It is noticed that by increasing M considerably retards the velocity of the fluid as well as the dust particles. By escalating M, Lorentz forces are enhanced which enlarges the resistive forces present inside of a fluid, due to the increase of these resistive forces the velocity of the fluid phase and dusty phase retards. Gr is the ratio of buoyancy forces to viscous forces hence increasing the values of Gr increases the buoyancy forces and decreases the viscous forces and as a result accelerates the velocities of the fluid and the dust particles. We have considered laminar flow of a viscoelastic dusty fluid. In laminar flow viscous forces are significant. Re is the ratio of inertial forces to viscous forces, therefore by increasing the Reynolds number inertial forces are increased which retards the flow. Rotational parameter \({\upeta = \Omega }d^{2} /\upupsilon\) causes retardation in the velocities of dust particles and the fluid due to the fact that the increase in η enhances the Coriolis forces that are in fact inertial forces. Moreover, increasing η decreases υ where \(\upsilon = \mu /\rho\) hence with the decrease of viscous forces inertial forces are enhanced, making inertial forces strong enough to retard the velocities of the fluid phase and the dust phase. It is evident from Figs. 2 and 9 that the increase in radiation parameter N escalates the velocity of both the fluid phase and the dust phase. This is due to the fact that N has a direct relation with temperature which increases the internal kinetic energy of the subject fluid. Since in this article the dust particles are assumed to be in a spherical shape and are homogeneously distributed throughout the subject fluid. According to the Stokes Law drag force \(F_{d} = 6\pi \mu r\) hence by increasing concentration of dust particles K, will increase this drag force which in turn increases the viscosity of the fluid rendering to the decrease in the velocity of the fluid phase and the dust phase. Figure 11 shows retarding behavior of the velocity of the dust particles with the increasing value of mass \(m\) because of the fact that force and mass have a direct relation, so by increasing the mass \(m\) will increase the drag force which increases the viscosity rendering a retarding effect on the velocity of the dust particles. Figure 16 shows the relation between radiation parameter N and temperature, due to the fact that kinetic energy is increased due to an increase in N which enhances the temperature of the fluid ("Supplememtary Information").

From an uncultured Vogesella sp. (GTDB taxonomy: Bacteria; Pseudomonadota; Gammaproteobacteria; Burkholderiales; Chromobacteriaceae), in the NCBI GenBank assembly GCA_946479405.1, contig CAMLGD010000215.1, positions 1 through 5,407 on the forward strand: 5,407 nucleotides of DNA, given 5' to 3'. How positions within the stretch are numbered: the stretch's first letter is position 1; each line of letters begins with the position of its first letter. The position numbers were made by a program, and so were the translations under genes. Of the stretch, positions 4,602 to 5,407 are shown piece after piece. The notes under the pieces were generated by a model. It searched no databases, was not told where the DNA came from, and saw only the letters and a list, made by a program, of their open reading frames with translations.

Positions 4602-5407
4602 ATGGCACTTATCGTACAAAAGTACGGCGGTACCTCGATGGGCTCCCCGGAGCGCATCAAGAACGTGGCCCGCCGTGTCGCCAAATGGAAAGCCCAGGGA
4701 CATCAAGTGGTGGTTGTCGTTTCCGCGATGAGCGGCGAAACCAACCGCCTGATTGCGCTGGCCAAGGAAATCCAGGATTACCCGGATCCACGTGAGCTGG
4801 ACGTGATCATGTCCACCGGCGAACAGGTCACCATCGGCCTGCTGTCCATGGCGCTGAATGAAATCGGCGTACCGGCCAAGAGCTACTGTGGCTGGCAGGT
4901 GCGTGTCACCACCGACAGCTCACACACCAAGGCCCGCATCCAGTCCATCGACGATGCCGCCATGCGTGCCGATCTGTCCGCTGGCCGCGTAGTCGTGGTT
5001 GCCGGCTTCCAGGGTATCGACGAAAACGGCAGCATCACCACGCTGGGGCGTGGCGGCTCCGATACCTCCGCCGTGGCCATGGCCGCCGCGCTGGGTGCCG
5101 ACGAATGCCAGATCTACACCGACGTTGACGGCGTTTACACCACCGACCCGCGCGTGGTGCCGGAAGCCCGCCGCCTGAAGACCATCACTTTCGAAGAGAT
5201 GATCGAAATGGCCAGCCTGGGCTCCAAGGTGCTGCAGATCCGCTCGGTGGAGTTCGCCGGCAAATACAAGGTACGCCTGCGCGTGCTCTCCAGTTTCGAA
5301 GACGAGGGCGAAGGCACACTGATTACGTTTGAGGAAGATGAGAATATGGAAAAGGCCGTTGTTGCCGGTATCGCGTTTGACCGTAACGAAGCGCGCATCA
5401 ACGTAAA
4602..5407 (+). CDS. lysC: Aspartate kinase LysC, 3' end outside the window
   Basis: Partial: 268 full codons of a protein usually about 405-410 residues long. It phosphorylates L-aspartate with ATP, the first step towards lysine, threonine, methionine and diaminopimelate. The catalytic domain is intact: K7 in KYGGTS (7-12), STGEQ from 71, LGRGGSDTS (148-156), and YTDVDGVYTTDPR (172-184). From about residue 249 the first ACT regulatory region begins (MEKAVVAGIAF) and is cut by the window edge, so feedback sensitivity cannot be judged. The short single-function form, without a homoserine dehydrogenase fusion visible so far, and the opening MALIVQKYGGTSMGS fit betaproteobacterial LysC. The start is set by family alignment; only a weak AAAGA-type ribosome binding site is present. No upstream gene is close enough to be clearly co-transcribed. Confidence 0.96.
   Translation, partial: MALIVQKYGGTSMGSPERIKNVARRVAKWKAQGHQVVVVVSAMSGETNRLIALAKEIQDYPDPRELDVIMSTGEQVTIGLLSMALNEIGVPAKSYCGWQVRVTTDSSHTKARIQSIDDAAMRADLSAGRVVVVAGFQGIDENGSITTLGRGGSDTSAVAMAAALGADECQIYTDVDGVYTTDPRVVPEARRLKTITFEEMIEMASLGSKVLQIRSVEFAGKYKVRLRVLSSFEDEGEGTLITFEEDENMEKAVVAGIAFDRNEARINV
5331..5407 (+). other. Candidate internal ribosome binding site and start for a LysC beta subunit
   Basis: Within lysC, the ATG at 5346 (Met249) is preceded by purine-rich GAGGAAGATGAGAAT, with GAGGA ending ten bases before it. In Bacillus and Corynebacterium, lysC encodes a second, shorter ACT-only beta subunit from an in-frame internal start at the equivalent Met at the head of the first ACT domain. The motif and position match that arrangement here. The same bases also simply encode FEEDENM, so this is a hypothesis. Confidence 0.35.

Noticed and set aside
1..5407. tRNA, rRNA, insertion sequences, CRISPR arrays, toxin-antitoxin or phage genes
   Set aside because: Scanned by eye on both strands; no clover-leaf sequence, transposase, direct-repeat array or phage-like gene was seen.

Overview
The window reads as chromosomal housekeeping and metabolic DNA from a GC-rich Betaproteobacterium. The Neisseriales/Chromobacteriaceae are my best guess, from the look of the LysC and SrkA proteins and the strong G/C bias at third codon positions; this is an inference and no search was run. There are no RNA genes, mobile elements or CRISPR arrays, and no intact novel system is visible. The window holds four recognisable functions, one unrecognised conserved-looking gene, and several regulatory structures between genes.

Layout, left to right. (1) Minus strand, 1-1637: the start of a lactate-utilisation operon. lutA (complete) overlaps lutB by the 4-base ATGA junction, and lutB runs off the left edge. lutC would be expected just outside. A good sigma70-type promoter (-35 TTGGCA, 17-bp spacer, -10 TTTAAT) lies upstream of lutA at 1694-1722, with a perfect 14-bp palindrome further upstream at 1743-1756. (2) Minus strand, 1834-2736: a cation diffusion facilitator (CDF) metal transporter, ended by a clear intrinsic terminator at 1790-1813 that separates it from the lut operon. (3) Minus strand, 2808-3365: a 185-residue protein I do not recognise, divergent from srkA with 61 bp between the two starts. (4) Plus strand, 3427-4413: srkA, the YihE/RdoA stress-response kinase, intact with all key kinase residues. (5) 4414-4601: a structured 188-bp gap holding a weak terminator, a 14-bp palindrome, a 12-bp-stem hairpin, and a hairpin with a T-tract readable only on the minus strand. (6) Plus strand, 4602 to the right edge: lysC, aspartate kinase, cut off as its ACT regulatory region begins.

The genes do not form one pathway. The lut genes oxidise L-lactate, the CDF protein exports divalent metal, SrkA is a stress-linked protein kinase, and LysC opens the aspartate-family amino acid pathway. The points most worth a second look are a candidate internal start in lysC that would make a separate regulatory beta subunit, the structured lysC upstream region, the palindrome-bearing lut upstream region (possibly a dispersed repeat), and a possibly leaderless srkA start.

The effect of embedded parameters like Magnetic parameter \(M{\kern 1pt}\), Reynolds number Re, Second grade parameter , Radiation parameter N, Dusty fluid parameter K, Rotational parameter η , Grashoff Number Gr on the skin friction is given in Tables 1, 2, 3, 4, 5, 6 and 7. The bold values in each of the tables show the variation in that specific parameter which has shown in that column. It is noticed that by increasing M , Re, K, η increases the \(Cf\) due to the fact discussed earlier that these parameters noticeably increases the inertial forces hence causing an increase in the numerical value of \(Cf\) While a decreasing behavior of \(Cf\) is observed with the increase of Gr, , N, due to the fact that these parameters decreases viscous forces which decreases the \(Cf\) Table 8 represents the variation of Nusselt (Nu) with increasing value of radiation parameter N. The radiation parameter N depicts a direct relation with the Nusselt number that is by increasing N an increase in Nusselt number has been observed.